Culturally Deaf Catholics in the U.S. have defined themselves not by their disability but by their shared history, language, and traditions. This article narrates the history of Deaf Catholics from the founding of the International Catholic Deaf Association (ICDA) in 1949 to the ordination of the first culturally Deaf priest in North America in 1977. Deaf Catholics have long struggled for inclusion in parish life. Beginning in the 1950s, the work of hearing priests and pastoral ministers resulted in improved availability of religious education and sacraments in sign language. In the 1960s and 1970s the institution of vernacular Masses after Vatican II, the acceptance of American Sign Language (ASL) as a language, and the increase of preaching in ASL provided for an expansion of ministry by the Deaf, for the Deaf. Consequently, Deaf Catholics themselves laid the groundwork for the first Deaf religious vocations. The growth of a core group of Deaf Catholic leaders, including clergy and laity, spurred the creation of several national organizations whoich sought to coordinate gatherings, including retreats in ASL, to further include this marginalized group in the life of the Church.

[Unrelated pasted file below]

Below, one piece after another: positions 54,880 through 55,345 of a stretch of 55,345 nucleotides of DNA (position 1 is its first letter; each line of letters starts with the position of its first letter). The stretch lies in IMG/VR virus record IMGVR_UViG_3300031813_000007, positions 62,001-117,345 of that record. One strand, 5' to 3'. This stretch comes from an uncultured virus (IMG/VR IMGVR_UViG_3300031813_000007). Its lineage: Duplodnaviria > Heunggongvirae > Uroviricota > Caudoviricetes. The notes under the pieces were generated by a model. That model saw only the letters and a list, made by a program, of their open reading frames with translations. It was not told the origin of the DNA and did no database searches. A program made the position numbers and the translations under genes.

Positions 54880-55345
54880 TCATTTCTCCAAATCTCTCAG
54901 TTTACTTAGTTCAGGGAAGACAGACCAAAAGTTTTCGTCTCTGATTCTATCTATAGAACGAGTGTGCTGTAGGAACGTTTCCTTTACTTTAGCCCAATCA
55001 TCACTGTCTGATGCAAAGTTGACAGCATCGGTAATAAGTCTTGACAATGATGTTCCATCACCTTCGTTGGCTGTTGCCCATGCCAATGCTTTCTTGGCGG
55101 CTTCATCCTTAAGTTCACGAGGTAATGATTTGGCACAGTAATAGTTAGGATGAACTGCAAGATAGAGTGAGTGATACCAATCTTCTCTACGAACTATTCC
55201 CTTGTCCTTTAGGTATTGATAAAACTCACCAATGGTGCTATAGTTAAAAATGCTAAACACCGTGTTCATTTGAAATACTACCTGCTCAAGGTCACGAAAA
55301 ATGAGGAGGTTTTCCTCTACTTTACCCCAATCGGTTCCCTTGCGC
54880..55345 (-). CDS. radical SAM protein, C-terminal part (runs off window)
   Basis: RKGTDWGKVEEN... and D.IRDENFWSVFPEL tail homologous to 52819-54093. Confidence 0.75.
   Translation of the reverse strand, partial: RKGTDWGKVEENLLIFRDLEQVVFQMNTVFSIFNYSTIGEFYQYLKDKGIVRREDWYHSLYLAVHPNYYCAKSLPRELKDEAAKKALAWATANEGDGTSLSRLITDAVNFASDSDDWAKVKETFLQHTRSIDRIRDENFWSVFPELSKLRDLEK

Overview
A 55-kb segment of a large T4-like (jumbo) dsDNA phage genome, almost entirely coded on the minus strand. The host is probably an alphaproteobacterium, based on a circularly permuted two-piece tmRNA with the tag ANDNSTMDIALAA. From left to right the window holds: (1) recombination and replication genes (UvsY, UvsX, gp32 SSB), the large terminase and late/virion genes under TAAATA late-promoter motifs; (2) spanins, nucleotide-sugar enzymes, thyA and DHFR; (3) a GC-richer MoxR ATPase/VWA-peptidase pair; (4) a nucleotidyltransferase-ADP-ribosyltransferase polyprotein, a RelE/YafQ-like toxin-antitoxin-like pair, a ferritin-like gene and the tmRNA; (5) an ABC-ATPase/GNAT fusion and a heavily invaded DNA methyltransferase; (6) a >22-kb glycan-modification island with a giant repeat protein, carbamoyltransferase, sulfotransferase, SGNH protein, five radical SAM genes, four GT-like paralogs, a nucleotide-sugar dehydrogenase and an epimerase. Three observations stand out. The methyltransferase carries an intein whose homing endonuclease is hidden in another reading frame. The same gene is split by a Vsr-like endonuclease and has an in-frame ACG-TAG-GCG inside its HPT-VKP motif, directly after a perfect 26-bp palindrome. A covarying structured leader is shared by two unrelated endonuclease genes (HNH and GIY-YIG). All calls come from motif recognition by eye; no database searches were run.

Author(s): Marlana Portolano

Journal: U.S. Catholic Historian

Date: 2015

Volume: 33

Issue: 3

Pages: 99-124

DOI: 10.1353/cht.2015.0024


Disabilities: Deaf-Blindness, Deaf/Hearing Impairments

Categories: All Categories, Clergy/Theology, Individuals with disabilities